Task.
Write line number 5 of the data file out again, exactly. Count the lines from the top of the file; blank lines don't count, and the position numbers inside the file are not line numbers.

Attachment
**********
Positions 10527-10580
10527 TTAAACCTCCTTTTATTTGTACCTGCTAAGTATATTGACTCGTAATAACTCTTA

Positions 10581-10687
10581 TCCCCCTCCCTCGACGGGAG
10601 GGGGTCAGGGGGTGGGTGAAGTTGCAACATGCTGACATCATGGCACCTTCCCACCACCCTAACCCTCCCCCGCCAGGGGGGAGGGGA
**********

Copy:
10601 GGGGTCAGGGGGTGGGTGAAGTTGCAACATGCTGACATCATGGCACCTTCCCACCACCCTAACCCTCCCCCGCCAGGGGGGAGGGGA